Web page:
You are who I love, you who stands at the courthouse with the sign that reads NO JUSTICE, NO PEACE

You are who I love, singing Leonard Cohen to the snow, you with glitter on your face, wearing a kilt and violet lipstick

You are who I love, sighing in your sleep

You, playing drums in the procession, you feeding the chickens and humming as you hem the skirt, you sharpening the pencil, you writing the poem about the loneliness of the astronaut

You wanting to listen, you trying to be so still

You are who I love, mothering the dogs, standing with horses

You in brightness and in darkness, throwing your head back as you laugh, kissing your hand

You carrying the berbere from the mill, and the jug of oil pressed from the olives of the trees you belong to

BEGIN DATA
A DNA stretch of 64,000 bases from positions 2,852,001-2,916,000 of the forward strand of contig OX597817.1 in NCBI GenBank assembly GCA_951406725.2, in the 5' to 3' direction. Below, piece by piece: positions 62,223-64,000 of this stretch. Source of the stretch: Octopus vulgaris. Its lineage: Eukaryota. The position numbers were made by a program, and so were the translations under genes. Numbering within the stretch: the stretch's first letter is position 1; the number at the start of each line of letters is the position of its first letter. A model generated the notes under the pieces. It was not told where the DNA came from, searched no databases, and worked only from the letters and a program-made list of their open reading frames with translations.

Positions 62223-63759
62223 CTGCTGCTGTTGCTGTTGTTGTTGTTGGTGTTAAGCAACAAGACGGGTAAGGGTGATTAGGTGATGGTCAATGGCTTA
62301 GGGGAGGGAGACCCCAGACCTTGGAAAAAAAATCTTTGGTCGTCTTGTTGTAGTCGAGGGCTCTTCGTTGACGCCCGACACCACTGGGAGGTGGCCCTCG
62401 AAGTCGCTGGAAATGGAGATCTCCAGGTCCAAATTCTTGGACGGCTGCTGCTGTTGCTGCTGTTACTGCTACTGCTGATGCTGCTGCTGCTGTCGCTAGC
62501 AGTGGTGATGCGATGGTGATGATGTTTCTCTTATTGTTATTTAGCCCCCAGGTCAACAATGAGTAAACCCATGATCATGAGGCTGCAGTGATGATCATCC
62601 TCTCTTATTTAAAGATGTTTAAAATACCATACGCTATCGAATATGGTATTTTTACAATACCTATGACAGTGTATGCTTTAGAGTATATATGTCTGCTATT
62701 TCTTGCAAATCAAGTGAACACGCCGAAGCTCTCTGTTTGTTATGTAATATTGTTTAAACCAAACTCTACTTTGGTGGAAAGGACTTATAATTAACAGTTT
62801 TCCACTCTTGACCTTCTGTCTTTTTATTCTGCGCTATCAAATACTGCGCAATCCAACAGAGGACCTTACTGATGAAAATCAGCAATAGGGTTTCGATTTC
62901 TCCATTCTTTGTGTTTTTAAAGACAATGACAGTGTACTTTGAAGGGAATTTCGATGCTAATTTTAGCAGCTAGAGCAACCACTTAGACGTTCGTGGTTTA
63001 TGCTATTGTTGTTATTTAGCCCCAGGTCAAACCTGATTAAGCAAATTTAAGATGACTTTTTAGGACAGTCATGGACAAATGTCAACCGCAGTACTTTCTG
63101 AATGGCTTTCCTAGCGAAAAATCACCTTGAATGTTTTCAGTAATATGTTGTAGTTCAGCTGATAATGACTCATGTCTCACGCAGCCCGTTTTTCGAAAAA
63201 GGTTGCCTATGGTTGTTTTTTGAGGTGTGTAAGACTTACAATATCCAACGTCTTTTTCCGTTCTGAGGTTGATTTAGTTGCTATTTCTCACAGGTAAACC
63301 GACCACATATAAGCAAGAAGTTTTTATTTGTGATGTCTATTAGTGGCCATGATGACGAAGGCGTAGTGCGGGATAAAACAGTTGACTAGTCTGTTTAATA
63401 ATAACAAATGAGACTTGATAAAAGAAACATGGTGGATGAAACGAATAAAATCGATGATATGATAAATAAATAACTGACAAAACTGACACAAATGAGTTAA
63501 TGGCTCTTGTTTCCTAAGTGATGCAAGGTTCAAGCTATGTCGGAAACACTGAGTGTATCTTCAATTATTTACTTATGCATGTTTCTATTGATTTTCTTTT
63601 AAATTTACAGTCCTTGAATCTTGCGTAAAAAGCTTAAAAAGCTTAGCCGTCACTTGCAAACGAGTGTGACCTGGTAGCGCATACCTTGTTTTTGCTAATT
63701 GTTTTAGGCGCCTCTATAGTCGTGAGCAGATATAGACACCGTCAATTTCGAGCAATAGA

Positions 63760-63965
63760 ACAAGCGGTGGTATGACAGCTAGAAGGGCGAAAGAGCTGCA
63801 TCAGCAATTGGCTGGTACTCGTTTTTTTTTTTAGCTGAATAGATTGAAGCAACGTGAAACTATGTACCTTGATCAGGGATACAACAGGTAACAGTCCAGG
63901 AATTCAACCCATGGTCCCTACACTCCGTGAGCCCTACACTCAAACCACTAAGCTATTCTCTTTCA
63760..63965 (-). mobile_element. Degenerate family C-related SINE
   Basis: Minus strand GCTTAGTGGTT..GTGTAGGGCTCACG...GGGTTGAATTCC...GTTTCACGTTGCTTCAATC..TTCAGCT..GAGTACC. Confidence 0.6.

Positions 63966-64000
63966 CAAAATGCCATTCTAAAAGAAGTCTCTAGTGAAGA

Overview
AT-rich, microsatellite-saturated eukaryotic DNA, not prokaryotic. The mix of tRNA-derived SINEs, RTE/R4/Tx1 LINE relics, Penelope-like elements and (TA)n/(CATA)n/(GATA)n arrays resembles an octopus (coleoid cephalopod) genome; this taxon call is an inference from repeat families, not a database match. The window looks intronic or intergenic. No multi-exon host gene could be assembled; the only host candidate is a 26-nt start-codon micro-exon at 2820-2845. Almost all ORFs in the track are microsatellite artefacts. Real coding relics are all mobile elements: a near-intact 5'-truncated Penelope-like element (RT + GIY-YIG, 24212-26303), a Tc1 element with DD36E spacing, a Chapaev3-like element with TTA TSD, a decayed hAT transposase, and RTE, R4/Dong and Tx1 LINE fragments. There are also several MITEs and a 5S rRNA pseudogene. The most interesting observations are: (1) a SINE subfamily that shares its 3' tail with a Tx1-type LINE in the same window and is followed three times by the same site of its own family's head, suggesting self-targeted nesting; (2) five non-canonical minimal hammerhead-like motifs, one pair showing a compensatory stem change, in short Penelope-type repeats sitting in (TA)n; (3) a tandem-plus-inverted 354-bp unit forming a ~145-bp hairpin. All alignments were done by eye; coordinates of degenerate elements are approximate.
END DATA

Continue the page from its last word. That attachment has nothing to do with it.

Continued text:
You studying stars, you are who I love
braiding your child’s hair

You are who I love, crossing the desert and trying to cross the desert

You are who I love, working the shifts to buy books, rice, tomatoes,

bathing your children as you listen to the lecture, heating the kitchen with the oven, up early, up late

You are who I love, learning English, learning Spanish, drawing flowers on your hand with a ballpoint pen, taking the bus home

You are who I love, speaking plainly about your pain, sucking your teeth at the airport terminal television every time the politicians say something that offends your sense of decency, of thought, which is often

You are who I love, throwing your hands up in agony or disbelief, shaking your head, arguing back, out loud or inside of yourself, holding close your incredulity which, yes, too, I love    I love

your working heart, how each of its gestures, tiny or big, stand beside my own agony, building a forest there

How “Fuck you” becomes a love song

You are who I love, carrying the signs, packing the lunches, with the rain on your face